Ken Liu is an award-winning speculative fiction writer as well as a leading translator of Chinese science fiction. Last month he published his new collection, “The Hidden Girl and Other Stories,” and next month his English translation of “Vagabonds” by Hao Jingfang, the first Chinese author to win a Hugo Award, comes out. Liu, who lives with his family in Stoughton, also translated the international bestseller “The Three-Body Problem” by Cixin Liu. A former software engineer and corporate lawyer, Liu lived in China until he was 11 and then moved to the United States. He’s currently at work on the last installment of his Dandelion Dynasty series, an epic that draws on Western mythology and ancient Chinese history.
BOOKS: What was the last book that knocked you out?
LIU: “Riot Baby” by Tochi Onyebuchi. It’s a superhero story about racial injustice in America. It’s powerful and brilliant.
BOOKS: Who are the science fiction writers you recommend the most?
LIU: Peter Tieryas is an amazing author. He wrote “United States of Japan,” which is spiritual sequel to Philip K. Dick’s “The Man in the High Castle.” It’s an alternative history in which the Axis powers have won World War II. Sarah Pinsker is another one to watch out for. She’s a musician who is also a speculative fiction writer. Her novel “A Song for a New Day” is a post-apocalyptic story in which music becomes a campfire of hope for people trying to rebuild their lives after a plague devastates the world. Someone else is S. L. Huang, who graduated from MIT and who wrote “Zero Sum Game.” Her superhero’s superpower is mathematics.
BOOKS: When did you start reading science fiction?
LIU: It depends on what you mean by science fiction. I have a broad definition of it. I think Milton’s “Paradise Lost” is science fiction, especially when you think of the scene with Adam asking the archangel if there are people living on the stars. He’s speculating about extraterrestrial life. Do you count the novelization of “Star Wars” as science fiction? If so that was a foundational science fiction text for me. If not, then Philip K. Dick’s “Do Androids Dream of Electric Sheep,” which I read when I was in elementary school in China.
BOOKS: Where did you come across that book at that age?
LIU: It was just in my grandparents’ house. They had a huge collection. I came across that probably the same way my children will discover random books because I have a huge collection of random books. I love that when children are free to read what they want they create their own intellectual trails.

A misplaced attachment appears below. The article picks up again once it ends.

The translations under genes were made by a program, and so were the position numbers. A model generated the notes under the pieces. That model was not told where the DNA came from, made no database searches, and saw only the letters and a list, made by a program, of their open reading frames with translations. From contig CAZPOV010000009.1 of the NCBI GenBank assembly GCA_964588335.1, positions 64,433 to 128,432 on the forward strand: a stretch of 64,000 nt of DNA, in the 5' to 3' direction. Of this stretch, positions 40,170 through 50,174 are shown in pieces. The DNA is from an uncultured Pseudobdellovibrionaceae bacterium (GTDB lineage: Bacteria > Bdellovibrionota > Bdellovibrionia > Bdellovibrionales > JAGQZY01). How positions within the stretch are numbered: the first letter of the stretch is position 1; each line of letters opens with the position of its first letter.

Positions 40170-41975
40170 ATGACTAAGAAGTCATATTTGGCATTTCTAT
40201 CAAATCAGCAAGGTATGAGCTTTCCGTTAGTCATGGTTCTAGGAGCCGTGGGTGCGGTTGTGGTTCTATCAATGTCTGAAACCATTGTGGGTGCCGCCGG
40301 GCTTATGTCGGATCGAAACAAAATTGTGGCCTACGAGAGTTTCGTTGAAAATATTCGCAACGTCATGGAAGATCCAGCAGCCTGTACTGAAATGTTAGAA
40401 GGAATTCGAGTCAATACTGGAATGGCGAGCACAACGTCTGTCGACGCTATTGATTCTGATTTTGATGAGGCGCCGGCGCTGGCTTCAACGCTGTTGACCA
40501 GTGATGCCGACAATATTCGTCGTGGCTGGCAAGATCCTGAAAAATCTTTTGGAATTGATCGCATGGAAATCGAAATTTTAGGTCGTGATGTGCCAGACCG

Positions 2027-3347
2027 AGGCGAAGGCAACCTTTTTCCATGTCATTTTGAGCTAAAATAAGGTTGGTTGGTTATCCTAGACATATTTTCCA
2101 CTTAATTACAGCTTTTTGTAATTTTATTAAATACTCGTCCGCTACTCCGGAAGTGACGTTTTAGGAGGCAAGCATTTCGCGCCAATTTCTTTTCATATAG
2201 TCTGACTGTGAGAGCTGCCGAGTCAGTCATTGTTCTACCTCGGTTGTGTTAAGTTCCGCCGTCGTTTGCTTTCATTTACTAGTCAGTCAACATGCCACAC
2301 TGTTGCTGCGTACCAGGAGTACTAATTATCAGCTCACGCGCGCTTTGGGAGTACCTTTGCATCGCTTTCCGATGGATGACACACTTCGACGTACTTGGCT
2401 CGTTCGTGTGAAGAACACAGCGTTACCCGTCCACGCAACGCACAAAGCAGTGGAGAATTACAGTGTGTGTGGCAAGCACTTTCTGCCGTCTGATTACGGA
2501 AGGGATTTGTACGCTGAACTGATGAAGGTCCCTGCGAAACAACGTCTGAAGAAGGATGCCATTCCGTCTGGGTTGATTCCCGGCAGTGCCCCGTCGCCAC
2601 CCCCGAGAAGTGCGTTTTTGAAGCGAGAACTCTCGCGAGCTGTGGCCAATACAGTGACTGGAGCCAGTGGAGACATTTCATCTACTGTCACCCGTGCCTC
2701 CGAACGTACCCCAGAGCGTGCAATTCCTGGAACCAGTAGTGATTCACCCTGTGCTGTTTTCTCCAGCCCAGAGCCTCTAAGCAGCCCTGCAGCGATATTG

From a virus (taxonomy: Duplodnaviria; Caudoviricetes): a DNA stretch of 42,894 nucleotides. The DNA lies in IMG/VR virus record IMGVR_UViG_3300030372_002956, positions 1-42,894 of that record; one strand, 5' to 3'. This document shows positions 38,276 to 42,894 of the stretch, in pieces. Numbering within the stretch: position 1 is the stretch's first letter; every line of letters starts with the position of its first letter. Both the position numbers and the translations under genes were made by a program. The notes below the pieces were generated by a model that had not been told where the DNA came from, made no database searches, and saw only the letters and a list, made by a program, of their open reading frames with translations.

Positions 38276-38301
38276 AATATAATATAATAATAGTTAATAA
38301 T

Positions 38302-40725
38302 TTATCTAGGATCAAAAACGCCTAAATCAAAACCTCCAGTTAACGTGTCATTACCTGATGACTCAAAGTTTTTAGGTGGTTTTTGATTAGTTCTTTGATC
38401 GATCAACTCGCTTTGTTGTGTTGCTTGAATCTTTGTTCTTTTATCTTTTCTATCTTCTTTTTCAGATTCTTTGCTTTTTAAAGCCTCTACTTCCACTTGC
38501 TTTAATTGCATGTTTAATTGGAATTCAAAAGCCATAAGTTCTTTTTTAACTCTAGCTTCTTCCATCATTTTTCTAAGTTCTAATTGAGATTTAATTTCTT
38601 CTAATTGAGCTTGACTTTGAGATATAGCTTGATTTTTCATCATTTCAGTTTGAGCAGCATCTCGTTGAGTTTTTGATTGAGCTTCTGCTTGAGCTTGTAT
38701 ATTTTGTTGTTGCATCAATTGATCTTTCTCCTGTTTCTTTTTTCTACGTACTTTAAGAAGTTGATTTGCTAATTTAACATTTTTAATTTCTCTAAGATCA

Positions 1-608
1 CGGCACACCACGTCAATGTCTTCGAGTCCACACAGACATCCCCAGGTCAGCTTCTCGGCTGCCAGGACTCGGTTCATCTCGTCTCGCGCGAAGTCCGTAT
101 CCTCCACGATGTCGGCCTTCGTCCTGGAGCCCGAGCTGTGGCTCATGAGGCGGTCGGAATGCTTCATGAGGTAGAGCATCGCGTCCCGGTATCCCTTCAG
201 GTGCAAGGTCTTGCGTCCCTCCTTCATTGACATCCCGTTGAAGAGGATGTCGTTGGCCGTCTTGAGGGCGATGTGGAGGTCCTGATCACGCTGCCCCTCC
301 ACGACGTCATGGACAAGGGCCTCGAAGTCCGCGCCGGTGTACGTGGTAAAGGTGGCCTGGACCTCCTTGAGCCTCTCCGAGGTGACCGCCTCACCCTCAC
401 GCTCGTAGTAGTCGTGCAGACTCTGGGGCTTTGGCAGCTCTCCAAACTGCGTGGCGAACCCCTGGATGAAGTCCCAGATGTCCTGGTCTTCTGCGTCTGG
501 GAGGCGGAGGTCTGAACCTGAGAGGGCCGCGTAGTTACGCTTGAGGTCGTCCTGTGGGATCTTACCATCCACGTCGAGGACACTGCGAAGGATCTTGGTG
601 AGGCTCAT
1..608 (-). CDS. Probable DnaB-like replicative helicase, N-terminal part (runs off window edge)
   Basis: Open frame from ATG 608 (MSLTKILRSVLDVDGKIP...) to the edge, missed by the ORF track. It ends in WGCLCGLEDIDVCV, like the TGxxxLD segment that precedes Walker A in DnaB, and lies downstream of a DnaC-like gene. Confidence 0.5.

BOOKS: What is your all-time favorite literary classic?
LIU: I loved “Moby-Dick.” I love the way it breaks all the rules. It’s digressive, comic, tragic, serious one page and then absurd the next. It shouldn’t work but it does. I also love the works of the American Transcendentalists — Emerson and Thoreau, and their modern descendants like Annie Dillard. They represent the best American contributions to philosophy.
BOOKS: How would you describe yourself as a reader?
LIU: I read all sorts of things. I don’t have a genre preference. Stories and storytelling are so important to me because they become the basis of our identity. All of us craft narratives to explain who we are. It’s the reason we enjoy reading novels because it makes self-narration explicit. Gillian Flynn’s “Gone Girl” is so beautifully done in terms of two people, who happen to be terrible people, who are trying to make sense of their lives through storytelling. Someone else I like a lot is Candace Bushnell. A lot of her books are really interesting studies of human nature. “Trading Up” is to me a modern incarnation of something like “The Great Gatsby” in its millennial incarnation.
BOOKS: What would be your ideal reading experience?
LIU: This will be a weird answer. I think we are on the verge of a revolution in reading, which we’re not embracing. Modern eBooks pretend they are paper books. The Kindle even advertises how much it is like a paper book. For me, the ideal reading experience would be to have an electronic text that isn’t just telling traditional stories, but is creating entirely new kinds of stories.
Follow us on Facebook or Twitter @GlobeBiblio. Amy Sutherland is the author, most recently, of “Rescuing Penny Jane’’ and she can be reached at firstname.lastname@example.org